Introduction: MCM Variable Bench Power Supply
As you learn more about electronics you quickly realize how valuable a variable bench power supply is. For the uninitiated a bench power supply is essentially a box that sits on your bench and let you control the power you supply to your project. Some power supplys allow for very little control such as choosing between 3.3, 5 or 12 volts. Others are much more accurate and allow you to control amperage and a load of other things I am still learning about.
Most electronics enthusiasts / Makers / Hardware hackers build their own power supply at some point as a right of passage, so I figured I would have a go. I love the Mid-Century modern aesthetic, so I wanted to infuse that look into my power supply to make it a bit different than the norm.
I should also mention that I have built this power supply using commonly available modules to speed up my build. This means I purchased electronic components that where assembled by someone else and connected them together to fulfill my needs. This is a quick and dirty way to do things. Much more accomplished Makers out there actually build the modules themselves. Respect.
Step 1: Bill of Materials
Here is the list of parts I used for this project. If you are a budding Maker you probably have some of these lying around already. In case you don't I've included links where you can find them.
- IEC Male Panel Socket with fuse link
- Toggle Switch link
- Laptop Power Supply 16V@4.5A link
- LM2596 DC Step Down Power Supply link
- Voltage Ampere Monitor LED Panel link
- Brushless DC Fan link
- LTC3780 Regulating Power Supply link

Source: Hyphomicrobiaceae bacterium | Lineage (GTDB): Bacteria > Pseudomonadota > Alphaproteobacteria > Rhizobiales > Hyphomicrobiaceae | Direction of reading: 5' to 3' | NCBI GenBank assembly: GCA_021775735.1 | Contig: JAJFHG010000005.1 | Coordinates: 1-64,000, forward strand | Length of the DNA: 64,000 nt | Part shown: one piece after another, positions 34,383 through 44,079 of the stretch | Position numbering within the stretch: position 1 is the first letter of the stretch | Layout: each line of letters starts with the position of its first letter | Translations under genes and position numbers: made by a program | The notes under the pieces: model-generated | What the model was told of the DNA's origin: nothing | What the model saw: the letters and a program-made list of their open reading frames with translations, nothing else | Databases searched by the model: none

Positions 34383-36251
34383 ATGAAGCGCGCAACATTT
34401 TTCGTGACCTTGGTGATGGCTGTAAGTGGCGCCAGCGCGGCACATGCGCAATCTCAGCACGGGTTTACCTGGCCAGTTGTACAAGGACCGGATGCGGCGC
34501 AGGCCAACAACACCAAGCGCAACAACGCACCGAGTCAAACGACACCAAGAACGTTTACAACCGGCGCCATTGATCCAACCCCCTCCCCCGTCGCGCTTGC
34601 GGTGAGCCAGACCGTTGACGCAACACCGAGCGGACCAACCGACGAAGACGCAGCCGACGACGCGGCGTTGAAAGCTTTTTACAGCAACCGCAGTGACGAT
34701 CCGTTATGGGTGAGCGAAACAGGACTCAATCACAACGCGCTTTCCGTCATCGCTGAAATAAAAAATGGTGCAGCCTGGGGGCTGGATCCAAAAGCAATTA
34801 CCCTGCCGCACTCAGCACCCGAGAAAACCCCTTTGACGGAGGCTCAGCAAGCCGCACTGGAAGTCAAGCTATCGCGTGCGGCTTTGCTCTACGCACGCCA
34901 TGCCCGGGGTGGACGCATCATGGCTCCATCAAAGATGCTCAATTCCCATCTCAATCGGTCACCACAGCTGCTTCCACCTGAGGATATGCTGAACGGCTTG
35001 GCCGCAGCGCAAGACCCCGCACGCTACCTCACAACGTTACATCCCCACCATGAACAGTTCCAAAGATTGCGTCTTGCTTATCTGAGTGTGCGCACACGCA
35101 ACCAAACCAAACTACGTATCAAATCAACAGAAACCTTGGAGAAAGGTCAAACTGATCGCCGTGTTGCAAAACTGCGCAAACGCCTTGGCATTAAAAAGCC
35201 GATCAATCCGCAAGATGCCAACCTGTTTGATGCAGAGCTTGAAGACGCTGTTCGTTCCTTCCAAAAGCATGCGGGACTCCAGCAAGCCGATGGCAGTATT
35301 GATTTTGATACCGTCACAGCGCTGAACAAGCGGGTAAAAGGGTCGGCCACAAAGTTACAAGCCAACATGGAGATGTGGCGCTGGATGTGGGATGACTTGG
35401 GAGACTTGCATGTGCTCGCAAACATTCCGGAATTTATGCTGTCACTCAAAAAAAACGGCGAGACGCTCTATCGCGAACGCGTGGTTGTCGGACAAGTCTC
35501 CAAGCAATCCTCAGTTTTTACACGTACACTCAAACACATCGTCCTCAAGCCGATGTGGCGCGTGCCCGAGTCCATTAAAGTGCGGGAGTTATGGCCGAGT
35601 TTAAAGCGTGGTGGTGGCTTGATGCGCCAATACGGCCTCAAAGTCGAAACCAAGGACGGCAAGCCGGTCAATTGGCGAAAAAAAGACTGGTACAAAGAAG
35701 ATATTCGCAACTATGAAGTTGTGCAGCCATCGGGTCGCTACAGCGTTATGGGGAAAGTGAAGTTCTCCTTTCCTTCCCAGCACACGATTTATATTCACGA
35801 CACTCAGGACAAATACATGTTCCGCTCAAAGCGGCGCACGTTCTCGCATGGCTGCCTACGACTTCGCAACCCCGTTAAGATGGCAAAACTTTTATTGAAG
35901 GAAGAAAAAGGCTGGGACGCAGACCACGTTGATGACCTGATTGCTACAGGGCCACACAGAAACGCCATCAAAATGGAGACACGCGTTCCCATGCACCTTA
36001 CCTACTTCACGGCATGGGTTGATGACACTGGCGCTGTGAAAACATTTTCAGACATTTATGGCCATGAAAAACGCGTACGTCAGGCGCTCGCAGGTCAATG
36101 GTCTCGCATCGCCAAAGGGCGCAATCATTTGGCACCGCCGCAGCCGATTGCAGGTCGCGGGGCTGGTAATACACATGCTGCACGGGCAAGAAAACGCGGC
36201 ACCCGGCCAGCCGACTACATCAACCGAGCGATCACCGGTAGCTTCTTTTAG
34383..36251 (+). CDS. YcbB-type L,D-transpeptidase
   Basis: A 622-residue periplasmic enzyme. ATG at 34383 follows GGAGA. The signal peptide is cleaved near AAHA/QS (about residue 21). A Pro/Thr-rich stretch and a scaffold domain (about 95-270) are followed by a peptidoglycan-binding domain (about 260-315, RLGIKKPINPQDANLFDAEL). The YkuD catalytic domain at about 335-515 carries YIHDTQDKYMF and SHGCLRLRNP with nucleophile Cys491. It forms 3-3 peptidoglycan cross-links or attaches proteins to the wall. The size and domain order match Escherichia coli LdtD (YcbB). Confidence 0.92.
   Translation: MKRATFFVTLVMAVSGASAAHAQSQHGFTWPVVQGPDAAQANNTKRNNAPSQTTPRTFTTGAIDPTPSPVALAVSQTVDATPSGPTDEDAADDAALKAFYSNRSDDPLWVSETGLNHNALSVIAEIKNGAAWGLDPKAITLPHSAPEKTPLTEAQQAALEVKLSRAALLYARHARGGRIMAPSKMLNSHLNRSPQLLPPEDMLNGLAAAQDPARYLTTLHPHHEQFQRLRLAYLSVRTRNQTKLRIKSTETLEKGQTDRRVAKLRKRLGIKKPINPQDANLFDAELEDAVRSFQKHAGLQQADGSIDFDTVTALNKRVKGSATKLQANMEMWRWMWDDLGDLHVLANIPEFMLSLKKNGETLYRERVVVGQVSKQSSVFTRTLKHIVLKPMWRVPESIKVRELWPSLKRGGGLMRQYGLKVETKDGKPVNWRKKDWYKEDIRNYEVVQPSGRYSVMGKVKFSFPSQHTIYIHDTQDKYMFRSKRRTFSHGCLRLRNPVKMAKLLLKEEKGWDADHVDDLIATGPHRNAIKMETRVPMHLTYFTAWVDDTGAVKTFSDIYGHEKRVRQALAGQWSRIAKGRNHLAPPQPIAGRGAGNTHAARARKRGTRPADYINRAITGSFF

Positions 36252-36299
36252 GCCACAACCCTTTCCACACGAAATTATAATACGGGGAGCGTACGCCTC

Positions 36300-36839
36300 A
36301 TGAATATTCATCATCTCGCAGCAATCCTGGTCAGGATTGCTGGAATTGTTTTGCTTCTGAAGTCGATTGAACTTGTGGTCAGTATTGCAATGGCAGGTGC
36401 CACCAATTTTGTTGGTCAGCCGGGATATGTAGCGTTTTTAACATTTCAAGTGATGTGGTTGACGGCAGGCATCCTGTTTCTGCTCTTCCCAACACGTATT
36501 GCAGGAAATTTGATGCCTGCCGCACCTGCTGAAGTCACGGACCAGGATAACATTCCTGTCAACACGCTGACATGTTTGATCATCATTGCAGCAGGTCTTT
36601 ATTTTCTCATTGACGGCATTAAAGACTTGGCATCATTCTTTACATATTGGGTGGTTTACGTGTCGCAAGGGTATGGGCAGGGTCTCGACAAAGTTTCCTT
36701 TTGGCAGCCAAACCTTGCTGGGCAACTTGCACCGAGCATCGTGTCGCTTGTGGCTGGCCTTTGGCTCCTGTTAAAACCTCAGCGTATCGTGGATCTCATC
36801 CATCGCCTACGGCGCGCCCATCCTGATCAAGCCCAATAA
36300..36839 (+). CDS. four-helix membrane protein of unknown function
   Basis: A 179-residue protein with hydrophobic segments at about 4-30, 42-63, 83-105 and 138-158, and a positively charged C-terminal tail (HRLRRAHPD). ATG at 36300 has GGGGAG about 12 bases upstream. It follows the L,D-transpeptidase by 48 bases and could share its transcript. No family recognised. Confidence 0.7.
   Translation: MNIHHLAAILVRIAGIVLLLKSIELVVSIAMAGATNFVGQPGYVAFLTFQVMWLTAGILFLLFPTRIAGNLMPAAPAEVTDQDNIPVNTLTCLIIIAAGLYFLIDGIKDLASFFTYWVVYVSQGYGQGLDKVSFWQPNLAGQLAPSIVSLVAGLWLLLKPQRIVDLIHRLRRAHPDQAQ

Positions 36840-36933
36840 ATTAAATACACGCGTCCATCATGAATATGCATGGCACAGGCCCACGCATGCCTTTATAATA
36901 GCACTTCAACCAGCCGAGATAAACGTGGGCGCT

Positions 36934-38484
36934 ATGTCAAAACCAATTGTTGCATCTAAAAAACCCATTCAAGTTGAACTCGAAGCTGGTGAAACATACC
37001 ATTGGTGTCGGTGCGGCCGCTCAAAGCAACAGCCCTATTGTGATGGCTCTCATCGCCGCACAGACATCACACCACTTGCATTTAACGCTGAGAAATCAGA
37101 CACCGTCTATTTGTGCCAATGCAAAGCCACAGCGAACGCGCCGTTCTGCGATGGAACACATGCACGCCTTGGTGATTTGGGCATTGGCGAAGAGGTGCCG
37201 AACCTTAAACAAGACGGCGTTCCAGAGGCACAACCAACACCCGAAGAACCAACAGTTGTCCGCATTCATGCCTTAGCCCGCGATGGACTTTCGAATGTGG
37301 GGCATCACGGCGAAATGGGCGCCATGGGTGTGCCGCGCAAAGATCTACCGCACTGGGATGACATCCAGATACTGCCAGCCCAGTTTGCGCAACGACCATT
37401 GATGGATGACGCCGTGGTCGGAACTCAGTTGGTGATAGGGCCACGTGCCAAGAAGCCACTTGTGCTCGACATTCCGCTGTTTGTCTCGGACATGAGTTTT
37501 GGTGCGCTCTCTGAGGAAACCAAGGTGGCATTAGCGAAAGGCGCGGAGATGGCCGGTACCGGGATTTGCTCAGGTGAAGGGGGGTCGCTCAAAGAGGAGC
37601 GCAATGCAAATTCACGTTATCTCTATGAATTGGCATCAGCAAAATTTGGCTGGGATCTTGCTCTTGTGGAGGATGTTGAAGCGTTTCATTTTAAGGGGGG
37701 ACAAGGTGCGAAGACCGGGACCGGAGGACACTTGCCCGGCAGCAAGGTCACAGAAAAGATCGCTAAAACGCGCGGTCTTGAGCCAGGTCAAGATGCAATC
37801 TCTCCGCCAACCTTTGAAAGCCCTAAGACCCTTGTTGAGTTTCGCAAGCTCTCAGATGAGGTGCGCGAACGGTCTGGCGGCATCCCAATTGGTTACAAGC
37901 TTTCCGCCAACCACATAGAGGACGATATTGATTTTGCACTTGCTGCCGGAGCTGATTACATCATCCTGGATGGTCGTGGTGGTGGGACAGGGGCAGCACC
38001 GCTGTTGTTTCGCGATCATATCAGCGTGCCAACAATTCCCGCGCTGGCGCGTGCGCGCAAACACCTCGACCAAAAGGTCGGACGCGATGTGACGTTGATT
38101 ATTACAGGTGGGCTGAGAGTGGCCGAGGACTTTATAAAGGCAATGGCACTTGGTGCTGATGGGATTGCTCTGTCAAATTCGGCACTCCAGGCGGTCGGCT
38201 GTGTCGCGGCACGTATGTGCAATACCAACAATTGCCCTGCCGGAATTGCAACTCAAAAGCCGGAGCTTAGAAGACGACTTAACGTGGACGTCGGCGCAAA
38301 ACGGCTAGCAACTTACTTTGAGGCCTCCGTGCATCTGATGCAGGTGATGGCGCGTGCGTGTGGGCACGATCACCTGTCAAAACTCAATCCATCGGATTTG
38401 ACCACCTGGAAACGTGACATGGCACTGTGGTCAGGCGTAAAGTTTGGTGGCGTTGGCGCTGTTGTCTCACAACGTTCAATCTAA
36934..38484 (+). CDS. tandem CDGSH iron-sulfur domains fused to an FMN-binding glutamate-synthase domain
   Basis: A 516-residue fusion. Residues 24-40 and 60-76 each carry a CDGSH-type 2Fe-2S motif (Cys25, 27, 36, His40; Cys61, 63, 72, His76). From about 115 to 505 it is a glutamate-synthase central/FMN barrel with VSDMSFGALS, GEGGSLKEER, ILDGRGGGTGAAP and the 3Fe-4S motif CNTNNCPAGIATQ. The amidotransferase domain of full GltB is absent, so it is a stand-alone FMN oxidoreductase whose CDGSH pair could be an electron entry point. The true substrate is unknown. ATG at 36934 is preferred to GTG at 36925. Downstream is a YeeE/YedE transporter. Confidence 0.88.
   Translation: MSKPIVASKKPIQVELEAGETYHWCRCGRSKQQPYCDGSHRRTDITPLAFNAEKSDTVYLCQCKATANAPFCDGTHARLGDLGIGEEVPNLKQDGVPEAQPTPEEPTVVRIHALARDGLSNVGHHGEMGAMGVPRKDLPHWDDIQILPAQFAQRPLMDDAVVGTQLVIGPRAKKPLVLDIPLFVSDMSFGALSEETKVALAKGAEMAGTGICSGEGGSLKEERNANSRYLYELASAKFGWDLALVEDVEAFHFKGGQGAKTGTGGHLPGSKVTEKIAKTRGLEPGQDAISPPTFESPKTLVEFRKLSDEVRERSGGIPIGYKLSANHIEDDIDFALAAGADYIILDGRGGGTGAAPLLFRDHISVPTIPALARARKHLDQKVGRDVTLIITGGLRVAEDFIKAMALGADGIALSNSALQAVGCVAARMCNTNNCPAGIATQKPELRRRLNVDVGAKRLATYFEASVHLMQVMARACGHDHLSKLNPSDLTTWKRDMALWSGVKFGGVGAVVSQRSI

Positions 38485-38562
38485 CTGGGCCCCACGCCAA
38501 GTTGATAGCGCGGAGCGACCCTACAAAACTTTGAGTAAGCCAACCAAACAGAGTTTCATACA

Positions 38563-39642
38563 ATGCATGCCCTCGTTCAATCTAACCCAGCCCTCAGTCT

- 2 x Female Banana Socket link
- 200K Potentiometer link
- 500K Potentiometer link
- 2 x Top Hat Potentiometer Knob link
Step 2: Case Cannibalization
Instead of hitting the wood shop to create a case, I found an old alarm clock that looked great but had a very annoying ringer. So annoying in fact that I stopped using it a week after buying it. I gutted it and was contemplating replacing the Plexiglas front panel with a different wood species, but my father brought up a better option. My father is a tailor, so he suggested using some type of textile over the Plexiglas. We thought this would work and be a lot easier than woodworking.
Before covering the Plexiglas I mapped out where I wanted to put all of the components and slowly drilled holes or Dremeled the panel where components needed to fit.
Then my father and I dug around and found a piece of Ultrasuede that had a really great texture. I lightly sanded the Plexiglas, sprayed some adhesive onto it and stretched the Ultrasuede over it and folded it over.
Step 3: Wiring It Up
I routed two holes in the back panel of the alarm clock and placed the IEC socket and fan. The IEC socket was interesting as it included a fuse mount. Safety first.
Next I broke open the laptop power supply and glued it to the case. Then I wired the AC input to the toggle switch, and then onto the laptop power supply.
The laptop power supply outputs 16v which I wired to both the LTC3780 and the LM2596. The LM2596 converts the 16v to 12v, which I wired to the fan and the Voltmeter/Ampmeter display.
Then the LTC3780 was wired to the Voltmeter/Ampmeter display and the banana sockets.
Next, I desoldered the small potentiometers that control the voltage and current on the LTC3780. I wired the new ones to the board and then exposed the pots through the front of the panel. I then attached some 70's era knobs to the pots.
Step 4: Finishing Touches
I think it came out rather well. My father's idea of working in a textile really adds something unique to the project. I think I'll collaborate with dad more often. The only problem is, now my other equipment is jealous.